Twenty minutes later, Johnny finished up. The woman gasped at her reflection.
"Do you like it, Ma'am?" "Oh, it's perfect. It's so light, and just wonderful!" The lady known as Lillian exclaimed, and twisted her head around, looking at it from different angles. Johnny spun her around, and gave her a hand mirror to see the back.
After making sure she liked it, he unbuttoned the cape from her neck.
Standing, the smiling woman gave him a hug, and walked to the counter to pay. While the two women talked, Johnny began to clean the tools and floors.
"Florence, he did a bang up job. If you don't hire him, you'd have to be insane."
"I know, but, how will people respond to a killer? I could lose my salon over this!"
"If anyone has a problem, tell them to come to me. Besides, it was self-defense! And, if you remember, he did save those kids a week later." Lillian gave Mrs. Jones a stern look.
"Alright." She looked over at Johnny. He was a good employee. "Johnny, can I talk to you for a moment?" The young man rushed over, a confused look on his face.
"I have decided that I will hired you. However, if you make one mistake, that could change, am I clear?" Johnny nodded. Then, he went back to cleaning up the section, his section now, for the next customer.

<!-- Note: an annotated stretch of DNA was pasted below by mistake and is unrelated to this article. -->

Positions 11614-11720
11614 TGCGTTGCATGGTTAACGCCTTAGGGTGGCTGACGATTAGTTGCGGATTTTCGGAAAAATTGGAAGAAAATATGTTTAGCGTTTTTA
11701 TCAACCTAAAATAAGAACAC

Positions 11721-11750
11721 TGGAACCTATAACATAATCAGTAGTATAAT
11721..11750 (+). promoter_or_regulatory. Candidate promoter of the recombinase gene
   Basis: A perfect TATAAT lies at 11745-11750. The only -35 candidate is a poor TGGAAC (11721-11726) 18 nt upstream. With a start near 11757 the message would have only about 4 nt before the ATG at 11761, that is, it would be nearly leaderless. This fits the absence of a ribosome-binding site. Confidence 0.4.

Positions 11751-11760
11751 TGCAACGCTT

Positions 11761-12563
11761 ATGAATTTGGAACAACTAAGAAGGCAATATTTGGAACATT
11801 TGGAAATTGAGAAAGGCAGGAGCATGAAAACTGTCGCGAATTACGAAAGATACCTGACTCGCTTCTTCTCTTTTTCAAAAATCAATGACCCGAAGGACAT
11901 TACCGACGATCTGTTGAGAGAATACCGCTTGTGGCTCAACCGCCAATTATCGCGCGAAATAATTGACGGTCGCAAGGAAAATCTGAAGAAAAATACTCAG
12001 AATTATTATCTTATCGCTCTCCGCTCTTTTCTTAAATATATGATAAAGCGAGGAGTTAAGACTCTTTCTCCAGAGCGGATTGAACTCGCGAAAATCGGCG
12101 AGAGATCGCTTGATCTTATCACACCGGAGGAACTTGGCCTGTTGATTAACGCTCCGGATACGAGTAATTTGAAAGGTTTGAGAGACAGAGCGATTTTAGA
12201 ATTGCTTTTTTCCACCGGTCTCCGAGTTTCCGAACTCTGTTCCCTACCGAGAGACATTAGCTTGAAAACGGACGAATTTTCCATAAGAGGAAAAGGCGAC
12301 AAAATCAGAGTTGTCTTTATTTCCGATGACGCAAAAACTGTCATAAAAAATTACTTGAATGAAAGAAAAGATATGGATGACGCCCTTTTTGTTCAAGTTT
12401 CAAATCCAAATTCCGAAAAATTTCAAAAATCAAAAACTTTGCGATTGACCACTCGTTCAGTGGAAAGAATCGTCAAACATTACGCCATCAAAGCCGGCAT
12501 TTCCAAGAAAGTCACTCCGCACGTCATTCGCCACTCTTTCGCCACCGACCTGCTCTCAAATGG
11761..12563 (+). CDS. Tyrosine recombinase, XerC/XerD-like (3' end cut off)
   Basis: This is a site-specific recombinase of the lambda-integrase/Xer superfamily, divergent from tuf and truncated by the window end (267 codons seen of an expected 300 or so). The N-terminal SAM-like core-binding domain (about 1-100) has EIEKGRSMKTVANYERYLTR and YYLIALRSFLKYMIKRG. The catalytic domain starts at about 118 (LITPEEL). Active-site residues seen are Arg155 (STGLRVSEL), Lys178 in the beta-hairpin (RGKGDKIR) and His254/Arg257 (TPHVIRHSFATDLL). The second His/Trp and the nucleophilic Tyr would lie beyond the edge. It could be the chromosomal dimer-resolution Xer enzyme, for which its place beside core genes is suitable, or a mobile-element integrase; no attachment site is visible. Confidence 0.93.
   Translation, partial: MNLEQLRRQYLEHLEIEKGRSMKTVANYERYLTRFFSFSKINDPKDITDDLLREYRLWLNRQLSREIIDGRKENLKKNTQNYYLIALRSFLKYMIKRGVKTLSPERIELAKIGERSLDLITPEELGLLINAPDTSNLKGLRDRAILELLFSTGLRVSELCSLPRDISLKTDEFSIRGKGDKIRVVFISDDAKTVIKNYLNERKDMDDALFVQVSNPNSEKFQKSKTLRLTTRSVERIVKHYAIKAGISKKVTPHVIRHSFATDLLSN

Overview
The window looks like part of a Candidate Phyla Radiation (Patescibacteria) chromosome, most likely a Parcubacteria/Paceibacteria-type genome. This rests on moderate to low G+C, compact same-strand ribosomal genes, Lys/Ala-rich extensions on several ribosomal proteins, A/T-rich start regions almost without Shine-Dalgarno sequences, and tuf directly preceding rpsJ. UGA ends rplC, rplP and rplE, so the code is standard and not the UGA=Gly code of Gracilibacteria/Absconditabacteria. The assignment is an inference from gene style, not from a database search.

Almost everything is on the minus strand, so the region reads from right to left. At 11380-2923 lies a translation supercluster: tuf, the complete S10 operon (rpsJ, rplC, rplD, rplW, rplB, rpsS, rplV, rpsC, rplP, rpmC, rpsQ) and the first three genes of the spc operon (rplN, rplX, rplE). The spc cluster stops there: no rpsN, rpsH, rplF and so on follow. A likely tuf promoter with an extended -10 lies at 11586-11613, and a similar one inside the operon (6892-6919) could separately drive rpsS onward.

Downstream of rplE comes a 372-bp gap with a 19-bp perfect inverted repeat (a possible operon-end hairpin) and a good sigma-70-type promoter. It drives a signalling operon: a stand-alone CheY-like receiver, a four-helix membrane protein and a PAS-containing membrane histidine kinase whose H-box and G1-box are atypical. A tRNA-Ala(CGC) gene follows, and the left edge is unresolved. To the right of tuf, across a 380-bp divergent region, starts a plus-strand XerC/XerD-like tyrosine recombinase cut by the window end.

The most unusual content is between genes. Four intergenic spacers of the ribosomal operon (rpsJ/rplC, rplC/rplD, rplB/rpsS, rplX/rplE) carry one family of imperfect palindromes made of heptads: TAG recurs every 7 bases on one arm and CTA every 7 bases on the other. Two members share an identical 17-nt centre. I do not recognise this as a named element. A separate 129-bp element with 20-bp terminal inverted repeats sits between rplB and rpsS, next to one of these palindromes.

The day wore on, and customers came and went, and nobody seemed to have a problem with the convict turned hairdresser. Between cuts, he would chat with the ladies getting perms, clean the tools, and sweep the floors. Even Mrs. Jones had to admit he was a very effective employee.
It was late afternoon, and Johnny was chatting with the customer in his chair about a pet. Suddenly, the door opened to a young greaser who was about fifteen or sixteen.
"Hello, Mrs. Jones. Mr. Billings forgot to drop this box on his run, so I offered to get it to you." He handed the woman the package. Pointing at the sign, he asked, "Did you find anyone yet?"
"Yes, a young man. He's quite good at it." Mrs. Jones replied, as opened the box, then gestured to Johnny.
The younger greaser looked at the new employee. Eyes widened, he asked, "Johnny?"
The greaser in question looked to the source of the voice. "Ponyboy?"
"Johnny, are you a….Hairstylist?"
There ya'll have it folks. Until next time, please review!